Friday, August 28, 2015

Find Me at The New Tropic


It may sound like The New Tropic is a snazzy hotel in South Beach but it's actually a breath of fresh air in the local digital publishing scene, dished up by talented locals. "Live like you live here" is the slogan, which may sound ironic  -- how can you not live like you live here? -- but that irony rings true for many old school Miamians who know there's more to the city than what you find in a tourism brochure.

Some Miamians may be old enough to remember the Miami Herald's Sunday magazine Tropic, which ceased publication in 1998. Like Tropic, which created a popular scavenger hunt that gathered together thousands from the community, The New Tropic produces events on a smaller scale. (I wouldn't put it past them to create a new version of the hunt. What say you?)

So what's the big deal? Another Miami blog? Not quite. The New Tropic is a daily dose of all things South Florida and much more.  In their own words, from the launch letter titled "A Miami Love Letter," published in January of this year:
Miami’s already got some great news organizations that provide critical day-to-day reporting. We’re focused on something a little different: helping Miamians become better locals by making sense of, and finding new ways to explore, the constantly expanding universe of news, issues, people and places in a growing city like ours. We want to help you live like you live here. Where traditional journalism emphasizes a sort of arm’s-length objectivity, The New Tropic is proudly local and thoughtfully optimistic about Miami’s future. We have opinions. We are involved. And we’ll always be clear about that.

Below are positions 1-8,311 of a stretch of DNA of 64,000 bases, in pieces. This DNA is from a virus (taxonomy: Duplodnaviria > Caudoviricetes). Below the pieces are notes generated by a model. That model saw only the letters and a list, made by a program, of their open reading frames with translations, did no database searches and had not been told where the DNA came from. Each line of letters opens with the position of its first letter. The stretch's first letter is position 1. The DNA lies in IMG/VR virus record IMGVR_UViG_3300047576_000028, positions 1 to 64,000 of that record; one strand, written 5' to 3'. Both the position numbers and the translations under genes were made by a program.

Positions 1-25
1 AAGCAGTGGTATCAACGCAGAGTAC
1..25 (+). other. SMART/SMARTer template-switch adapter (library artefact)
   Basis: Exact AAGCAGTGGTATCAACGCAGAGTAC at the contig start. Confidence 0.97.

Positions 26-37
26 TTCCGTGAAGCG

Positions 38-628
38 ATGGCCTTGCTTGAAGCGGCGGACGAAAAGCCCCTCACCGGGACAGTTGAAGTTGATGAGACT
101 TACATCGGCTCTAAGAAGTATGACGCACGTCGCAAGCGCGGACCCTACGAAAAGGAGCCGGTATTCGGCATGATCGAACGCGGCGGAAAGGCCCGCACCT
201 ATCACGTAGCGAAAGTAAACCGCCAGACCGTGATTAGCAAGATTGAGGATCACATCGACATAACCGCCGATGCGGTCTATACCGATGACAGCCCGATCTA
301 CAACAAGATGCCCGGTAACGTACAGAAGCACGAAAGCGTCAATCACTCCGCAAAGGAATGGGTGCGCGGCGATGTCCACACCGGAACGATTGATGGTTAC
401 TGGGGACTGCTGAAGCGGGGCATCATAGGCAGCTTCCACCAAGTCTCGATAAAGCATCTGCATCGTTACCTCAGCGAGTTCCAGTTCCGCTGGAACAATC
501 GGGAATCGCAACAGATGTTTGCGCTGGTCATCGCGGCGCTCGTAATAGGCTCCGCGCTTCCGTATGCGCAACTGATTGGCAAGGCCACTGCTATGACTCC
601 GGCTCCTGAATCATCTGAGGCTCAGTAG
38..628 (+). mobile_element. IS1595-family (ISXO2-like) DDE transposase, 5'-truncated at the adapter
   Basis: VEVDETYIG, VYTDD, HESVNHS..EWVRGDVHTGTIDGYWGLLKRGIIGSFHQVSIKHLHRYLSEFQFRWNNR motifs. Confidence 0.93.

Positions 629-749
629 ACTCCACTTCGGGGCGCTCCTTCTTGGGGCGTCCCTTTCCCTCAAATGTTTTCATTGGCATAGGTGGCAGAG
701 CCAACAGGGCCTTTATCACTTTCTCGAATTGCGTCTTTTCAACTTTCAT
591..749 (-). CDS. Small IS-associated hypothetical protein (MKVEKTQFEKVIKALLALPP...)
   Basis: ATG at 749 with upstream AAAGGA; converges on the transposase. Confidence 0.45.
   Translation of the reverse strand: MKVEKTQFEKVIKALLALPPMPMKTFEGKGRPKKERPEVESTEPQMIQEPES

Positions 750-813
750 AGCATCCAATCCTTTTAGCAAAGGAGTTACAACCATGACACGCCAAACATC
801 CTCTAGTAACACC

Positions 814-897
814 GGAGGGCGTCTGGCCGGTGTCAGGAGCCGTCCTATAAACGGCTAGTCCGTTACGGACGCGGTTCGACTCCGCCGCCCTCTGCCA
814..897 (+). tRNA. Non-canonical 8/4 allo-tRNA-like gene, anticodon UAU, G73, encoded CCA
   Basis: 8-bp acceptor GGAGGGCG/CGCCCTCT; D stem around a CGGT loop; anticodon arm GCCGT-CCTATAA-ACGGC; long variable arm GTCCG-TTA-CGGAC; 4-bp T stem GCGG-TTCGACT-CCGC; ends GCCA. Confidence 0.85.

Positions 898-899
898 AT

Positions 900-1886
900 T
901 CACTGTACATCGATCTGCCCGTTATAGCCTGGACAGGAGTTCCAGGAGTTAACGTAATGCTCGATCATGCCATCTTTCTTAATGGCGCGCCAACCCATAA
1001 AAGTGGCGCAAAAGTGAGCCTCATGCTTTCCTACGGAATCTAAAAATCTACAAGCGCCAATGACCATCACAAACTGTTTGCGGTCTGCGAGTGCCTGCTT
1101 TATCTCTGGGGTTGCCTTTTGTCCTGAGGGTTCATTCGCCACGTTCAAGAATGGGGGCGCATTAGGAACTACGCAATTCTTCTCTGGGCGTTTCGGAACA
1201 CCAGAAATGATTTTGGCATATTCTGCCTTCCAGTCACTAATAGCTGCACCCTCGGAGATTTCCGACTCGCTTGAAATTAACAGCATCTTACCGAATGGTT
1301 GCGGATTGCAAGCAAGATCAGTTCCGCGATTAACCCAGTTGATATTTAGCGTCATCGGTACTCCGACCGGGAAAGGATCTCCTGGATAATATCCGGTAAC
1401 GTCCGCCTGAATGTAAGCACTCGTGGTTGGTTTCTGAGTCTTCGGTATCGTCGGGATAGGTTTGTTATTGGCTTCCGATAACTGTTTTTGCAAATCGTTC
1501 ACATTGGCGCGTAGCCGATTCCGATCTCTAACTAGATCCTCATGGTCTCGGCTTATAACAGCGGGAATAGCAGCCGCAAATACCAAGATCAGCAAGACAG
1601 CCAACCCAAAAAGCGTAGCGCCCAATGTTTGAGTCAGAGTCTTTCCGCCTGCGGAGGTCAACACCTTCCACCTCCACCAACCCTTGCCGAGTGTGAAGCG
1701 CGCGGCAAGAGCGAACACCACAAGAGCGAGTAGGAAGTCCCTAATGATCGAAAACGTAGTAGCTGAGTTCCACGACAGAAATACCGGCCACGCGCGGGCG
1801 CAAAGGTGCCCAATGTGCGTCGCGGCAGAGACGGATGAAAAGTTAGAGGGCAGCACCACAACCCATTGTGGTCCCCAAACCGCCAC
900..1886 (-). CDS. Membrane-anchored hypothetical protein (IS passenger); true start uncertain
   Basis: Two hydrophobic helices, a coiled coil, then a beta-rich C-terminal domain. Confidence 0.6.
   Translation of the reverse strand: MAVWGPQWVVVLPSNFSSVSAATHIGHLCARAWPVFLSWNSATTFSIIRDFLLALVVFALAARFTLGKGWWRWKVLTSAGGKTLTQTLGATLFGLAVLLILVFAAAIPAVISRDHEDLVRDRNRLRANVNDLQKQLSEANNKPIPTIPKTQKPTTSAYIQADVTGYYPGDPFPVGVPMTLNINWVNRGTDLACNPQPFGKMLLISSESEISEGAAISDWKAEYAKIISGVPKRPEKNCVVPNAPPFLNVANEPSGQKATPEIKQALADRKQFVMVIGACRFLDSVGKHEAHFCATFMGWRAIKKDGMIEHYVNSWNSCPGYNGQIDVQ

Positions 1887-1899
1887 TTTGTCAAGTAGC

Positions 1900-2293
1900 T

I love The New Tropic's curated daily digest of local news and the fresh spontaneity of all this, which feels more like the impetus behind a movement rather than just another locally-focused blog. Even better, you won't find any cheesy Asian massage or escort ads here; this publication is supported, in part, by the Knight Foundation, which is all about journalism, media innovation, engaged communities and the arts. The New Tropic is the first product from WhereBy.Us, which helps "people become better locals" through experiential media.

Pretty groovy, huh? Now go over and read my first article about getting around in Miami. If you really want to live like you live here, you've got to pick which Miami you want to live in and earn your Miami cred by doing the Miami schlep.

Tuesday, August 25, 2015

Ditch the Beach and Grab a Brush in Islamorada

A lion fish in watercolor. Photo courtesy of artist Michelle Nicole Lowe.

Inclement weather in the Sunshine State couldn’t keep us from enjoying ourselves in Islamorada.